-- Evil can only thrive when good men do nothing.......E. Burke

5 comments so far

View chrisstef's profile


15466 posts in 2427 days

#1 posted 11-24-2010 01:45 AM

This will surely be a sentimental piece for both you and your daughter. When i first started woodworking (2 years ago lol) i set my goal to one day build rocking chairs for the family so im interested in how this turns out. Good Luck and congrats on your newest grandchild!

-- "there aren’t many hand tools as awe-inspiring as the #8 jointer. I mean, it just reeks of cast iron heft and hubris" - Smitty

View DaveConry's profile


66 posts in 3118 days

#2 posted 11-26-2010 07:47 AM

Thanks Chrisstef…...I am really enjoying the entire process and learning a lot along the way. Hopefully when it is done it will be something worth having.

-- Evil can only thrive when good men do nothing.......E. Burke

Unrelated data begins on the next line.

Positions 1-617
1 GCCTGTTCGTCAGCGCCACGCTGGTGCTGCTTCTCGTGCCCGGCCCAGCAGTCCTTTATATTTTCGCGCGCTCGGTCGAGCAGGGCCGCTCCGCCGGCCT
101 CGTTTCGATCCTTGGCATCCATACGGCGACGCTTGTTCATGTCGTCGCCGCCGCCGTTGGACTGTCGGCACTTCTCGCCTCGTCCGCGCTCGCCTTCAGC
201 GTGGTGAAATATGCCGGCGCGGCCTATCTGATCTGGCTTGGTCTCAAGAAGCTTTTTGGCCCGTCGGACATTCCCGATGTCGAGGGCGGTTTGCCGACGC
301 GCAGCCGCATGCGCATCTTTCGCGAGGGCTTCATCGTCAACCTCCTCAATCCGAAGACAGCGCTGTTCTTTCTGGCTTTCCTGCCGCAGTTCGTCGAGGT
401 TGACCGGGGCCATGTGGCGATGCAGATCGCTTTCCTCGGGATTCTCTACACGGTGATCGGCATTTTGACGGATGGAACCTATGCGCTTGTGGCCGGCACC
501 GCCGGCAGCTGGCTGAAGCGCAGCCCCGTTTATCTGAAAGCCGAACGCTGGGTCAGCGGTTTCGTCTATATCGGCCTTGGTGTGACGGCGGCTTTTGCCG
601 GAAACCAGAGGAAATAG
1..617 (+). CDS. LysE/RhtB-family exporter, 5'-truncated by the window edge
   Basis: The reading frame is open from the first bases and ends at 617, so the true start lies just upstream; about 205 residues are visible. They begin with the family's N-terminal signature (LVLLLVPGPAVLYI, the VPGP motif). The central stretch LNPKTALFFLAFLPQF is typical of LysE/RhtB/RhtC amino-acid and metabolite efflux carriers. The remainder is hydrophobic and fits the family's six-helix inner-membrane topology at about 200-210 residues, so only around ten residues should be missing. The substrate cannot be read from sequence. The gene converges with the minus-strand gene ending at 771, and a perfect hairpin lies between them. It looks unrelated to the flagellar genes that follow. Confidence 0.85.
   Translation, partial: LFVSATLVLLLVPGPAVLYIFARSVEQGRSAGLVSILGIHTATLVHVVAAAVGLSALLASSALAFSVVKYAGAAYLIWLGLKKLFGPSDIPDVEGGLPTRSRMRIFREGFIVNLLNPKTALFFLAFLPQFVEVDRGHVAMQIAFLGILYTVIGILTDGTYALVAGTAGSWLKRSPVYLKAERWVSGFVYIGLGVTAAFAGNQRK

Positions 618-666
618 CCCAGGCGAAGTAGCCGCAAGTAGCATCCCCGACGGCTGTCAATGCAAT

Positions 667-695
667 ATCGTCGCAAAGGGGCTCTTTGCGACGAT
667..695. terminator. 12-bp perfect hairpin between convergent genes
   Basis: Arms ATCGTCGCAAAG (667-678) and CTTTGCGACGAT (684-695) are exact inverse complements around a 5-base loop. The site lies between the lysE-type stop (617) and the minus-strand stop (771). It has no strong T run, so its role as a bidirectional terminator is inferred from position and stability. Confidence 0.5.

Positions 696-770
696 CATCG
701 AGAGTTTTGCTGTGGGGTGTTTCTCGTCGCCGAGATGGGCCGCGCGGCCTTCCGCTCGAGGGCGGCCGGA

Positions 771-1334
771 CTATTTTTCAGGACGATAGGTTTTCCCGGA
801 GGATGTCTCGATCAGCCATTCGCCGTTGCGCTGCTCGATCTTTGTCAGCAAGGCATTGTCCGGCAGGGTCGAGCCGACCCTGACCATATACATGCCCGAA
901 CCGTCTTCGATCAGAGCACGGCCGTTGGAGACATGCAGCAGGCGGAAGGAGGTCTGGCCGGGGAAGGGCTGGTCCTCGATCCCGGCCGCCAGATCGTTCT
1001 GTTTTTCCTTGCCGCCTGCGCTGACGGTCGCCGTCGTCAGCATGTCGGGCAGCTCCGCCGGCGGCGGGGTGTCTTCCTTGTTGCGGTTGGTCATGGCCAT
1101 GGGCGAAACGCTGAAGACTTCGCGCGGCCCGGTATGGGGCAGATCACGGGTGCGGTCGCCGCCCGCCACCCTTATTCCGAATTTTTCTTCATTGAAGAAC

View DaveConry's profile


66 posts in 3118 days

#3 posted 06-04-2011 05:38 PM


-- Evil can only thrive when good men do nothing.......E. Burke

View dustyal's profile


1275 posts in 2896 days

#4 posted 06-05-2011 04:07 PM

This chair would definitely outlast the rocking needs of five grandkids. Thanks for the work and sharing of the how to blog. Really well done.

-- Al H. - small shop, small projects...

View DaveConry's profile


66 posts in 3118 days

#5 posted 06-08-2011 03:53 AM

Thanks Al. I really enjoyed building it. And I learned a lot along the way too. Had someone told me 5 years ago that I could make a chair and upholster it, I would have thought them crazy. I guess an old dog can learn new tricks….to replace the one’s he can’t pull off anymore.

-- Evil can only thrive when good men do nothing.......E. Burke